Knowledge of supply chain offers domestic advantage


Capital Press

The SnoTemp Cold Storage company is banking on the future growth of Oregon's food processing industry with a major expansion of its refrigerated warehouse facilities in Albany, Ore.

"It's really based on the strength of our customers," said Jason Lafferty, the company's general manager. "We're providing the infrastructure for their growth."

SnoTemp's existing 11 million cubic feet of warehouse space in Albany and Eugene, Ore., had been running at full capacity in recent years, forcing the company to turn away product, he said.

The new warehouse, expected to be up and running in July, will add about 2.4 million cubic feet of storage space to SnoTemp's capacity.

The facility's refrigeration engine room has also been designed to accommodate additional capacity, should the company decide to expand again.

SnoTemp undertook the project last year during the depth of the recession, largely because it expects demand from local processors of fruits, vegetables, dairy and seafood to increase in the years to come.

"This is a long-term investment," Lafferty said.

Dave Zepponi, president of the Northwest Food Processors Association, said the industry has generally weathered the recession well, though results vary from company to company.

"There have been winners and losers in the economic downturn," Zepponi said.

Companies focused on higher-end buyers, such as upscale restaurants, have been hit harder than those geared toward price-conscious grocery customers, he said.

The outlook for the industry is positive due to the recent emphasis on food safety -- an area where U.S. producers have an advantage over foreign competitors, Zepponi said.

"Knowing your supply is becoming critically important, especially now," he said. "It's becoming a populist issue."

The development of cold storage infrastructure is important for the industry's success, because it allows processors to save money on building or expanding their own warehouses, Zepponi said.

"The uniqueness of the Northwest is we have very innovative processors, especially small and medium enterprises that need this external capacity," he said. "Their capital investment is reduced, which allows these companies to grow."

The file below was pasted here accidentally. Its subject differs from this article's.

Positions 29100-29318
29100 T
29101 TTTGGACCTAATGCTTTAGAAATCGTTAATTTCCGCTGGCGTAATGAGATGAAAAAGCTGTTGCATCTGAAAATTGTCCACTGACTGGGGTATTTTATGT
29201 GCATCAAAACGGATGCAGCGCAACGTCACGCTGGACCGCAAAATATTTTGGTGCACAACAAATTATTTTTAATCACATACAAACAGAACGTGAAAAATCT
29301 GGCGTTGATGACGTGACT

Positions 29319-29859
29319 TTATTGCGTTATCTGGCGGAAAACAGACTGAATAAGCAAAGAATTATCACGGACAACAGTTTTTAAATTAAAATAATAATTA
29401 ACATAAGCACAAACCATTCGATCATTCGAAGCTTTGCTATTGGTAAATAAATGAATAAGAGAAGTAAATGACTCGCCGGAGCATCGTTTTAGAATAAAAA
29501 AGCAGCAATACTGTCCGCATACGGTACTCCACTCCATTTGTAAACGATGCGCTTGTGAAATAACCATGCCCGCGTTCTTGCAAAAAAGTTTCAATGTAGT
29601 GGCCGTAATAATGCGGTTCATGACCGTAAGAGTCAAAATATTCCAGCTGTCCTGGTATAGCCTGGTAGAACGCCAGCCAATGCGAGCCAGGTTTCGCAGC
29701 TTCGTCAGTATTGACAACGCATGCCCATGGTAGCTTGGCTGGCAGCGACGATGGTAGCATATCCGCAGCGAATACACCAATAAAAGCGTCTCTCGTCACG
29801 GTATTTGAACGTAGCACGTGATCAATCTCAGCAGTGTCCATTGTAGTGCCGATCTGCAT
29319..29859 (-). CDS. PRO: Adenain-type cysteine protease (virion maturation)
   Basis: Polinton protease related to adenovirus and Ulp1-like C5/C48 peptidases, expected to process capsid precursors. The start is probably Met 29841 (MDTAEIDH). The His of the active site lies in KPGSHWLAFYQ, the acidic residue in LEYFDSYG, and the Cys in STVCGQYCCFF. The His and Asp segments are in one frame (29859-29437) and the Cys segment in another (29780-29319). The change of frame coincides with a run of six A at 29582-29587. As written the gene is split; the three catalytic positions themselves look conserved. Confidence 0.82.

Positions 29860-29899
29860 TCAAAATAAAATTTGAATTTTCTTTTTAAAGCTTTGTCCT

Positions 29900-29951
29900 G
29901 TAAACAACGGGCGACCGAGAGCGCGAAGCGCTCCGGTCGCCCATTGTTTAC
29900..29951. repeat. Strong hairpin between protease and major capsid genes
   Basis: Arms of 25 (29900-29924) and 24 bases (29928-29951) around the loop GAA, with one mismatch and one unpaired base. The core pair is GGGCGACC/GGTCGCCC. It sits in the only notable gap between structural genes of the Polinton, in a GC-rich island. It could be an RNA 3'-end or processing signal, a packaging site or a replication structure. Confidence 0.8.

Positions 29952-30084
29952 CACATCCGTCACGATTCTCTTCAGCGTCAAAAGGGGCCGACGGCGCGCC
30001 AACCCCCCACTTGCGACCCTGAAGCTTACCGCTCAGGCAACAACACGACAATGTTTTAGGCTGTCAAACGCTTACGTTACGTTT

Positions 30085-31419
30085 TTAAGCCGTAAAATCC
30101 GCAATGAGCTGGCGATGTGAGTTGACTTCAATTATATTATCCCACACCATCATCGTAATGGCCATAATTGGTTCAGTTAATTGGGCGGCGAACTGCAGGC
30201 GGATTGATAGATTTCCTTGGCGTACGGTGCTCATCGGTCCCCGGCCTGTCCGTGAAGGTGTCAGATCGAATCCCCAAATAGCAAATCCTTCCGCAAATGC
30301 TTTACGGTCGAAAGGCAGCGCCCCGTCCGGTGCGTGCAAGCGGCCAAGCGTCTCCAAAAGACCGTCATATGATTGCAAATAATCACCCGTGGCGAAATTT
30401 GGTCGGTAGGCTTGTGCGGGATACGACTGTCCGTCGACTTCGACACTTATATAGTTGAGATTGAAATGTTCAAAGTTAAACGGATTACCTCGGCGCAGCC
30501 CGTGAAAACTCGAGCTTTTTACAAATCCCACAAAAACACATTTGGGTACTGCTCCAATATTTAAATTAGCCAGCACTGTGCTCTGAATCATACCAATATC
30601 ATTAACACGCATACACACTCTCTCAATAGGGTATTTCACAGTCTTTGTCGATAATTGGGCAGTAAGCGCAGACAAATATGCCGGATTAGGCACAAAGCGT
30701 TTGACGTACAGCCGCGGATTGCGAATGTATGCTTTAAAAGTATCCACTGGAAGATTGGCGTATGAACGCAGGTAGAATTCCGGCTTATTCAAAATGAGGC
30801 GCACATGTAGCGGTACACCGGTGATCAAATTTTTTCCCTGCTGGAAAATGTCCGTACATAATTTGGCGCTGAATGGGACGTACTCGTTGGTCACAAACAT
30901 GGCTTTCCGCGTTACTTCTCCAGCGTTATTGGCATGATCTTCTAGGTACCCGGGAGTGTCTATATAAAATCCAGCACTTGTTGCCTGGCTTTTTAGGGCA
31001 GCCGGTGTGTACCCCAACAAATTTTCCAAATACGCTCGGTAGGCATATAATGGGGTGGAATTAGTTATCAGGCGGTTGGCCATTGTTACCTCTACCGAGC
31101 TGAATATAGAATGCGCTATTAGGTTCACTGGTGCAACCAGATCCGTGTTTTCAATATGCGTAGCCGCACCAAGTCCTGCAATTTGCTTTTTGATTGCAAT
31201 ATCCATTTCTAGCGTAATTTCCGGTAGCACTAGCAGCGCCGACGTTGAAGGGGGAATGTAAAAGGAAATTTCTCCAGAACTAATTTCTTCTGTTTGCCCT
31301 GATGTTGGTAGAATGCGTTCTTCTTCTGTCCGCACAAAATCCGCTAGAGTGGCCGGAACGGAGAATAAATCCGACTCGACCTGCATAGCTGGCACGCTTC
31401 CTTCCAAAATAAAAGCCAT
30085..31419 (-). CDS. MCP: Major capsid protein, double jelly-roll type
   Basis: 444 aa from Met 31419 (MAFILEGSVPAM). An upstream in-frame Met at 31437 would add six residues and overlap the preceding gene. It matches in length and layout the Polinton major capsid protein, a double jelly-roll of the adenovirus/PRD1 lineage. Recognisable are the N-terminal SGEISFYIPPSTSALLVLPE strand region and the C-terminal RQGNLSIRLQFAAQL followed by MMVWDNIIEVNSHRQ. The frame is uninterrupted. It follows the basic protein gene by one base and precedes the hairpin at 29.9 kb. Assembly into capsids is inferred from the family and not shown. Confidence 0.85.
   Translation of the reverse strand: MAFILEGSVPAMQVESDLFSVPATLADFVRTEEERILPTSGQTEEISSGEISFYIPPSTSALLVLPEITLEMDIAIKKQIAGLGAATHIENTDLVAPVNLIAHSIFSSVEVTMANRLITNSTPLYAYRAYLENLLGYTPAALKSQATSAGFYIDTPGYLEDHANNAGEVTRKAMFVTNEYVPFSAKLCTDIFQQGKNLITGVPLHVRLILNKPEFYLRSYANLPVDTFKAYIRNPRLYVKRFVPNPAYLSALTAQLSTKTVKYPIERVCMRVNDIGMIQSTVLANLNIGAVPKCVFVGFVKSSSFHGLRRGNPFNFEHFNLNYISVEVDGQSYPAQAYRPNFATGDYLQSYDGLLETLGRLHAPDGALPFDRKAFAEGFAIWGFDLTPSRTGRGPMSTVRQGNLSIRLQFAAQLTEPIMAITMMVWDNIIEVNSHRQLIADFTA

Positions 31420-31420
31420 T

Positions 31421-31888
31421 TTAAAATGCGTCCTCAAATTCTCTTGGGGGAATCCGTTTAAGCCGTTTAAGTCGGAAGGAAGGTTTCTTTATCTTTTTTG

The West Coast has a robust cold storage system. More than 20 percent of the country's total 3.8 billion cubic foot general warehouse capacity is in Oregon, Washington and California, according to the National Agricultural Statistics Service.

Companies like SnoTemp improve the system's overall efficiency, since they allow product from multiple companies to be stored at central locations -- thus improving transportation logistics, Zepponi said.

"You can consolidate so you reduce your greenhouse gases," he said.

SnoTemp's Albany facilities are well-positioned near local processors and the Interstate 5 corridor, but freight can move in and out quickly due to the rural and industrial surroundings, Lafferty said.

"We don't have the urban constraints that some other locations have," he said.

The firm's new warehouse has insulation that's roughly 60 percent thicker than the industry standard. Its refrigeration system runs on variable drives that match motor speed to cooling requirements, preventing them from running more than necessary.

These and other energy-saving measures reduce the warehouse's electricity use by about 50 percent compared to a standard facility, which should provide SnoTemp a return on the added investment within about five years, Lafferty said.

"The kilowatts we're saving on an annual basis is the equivalent of about 150 homes," he said.

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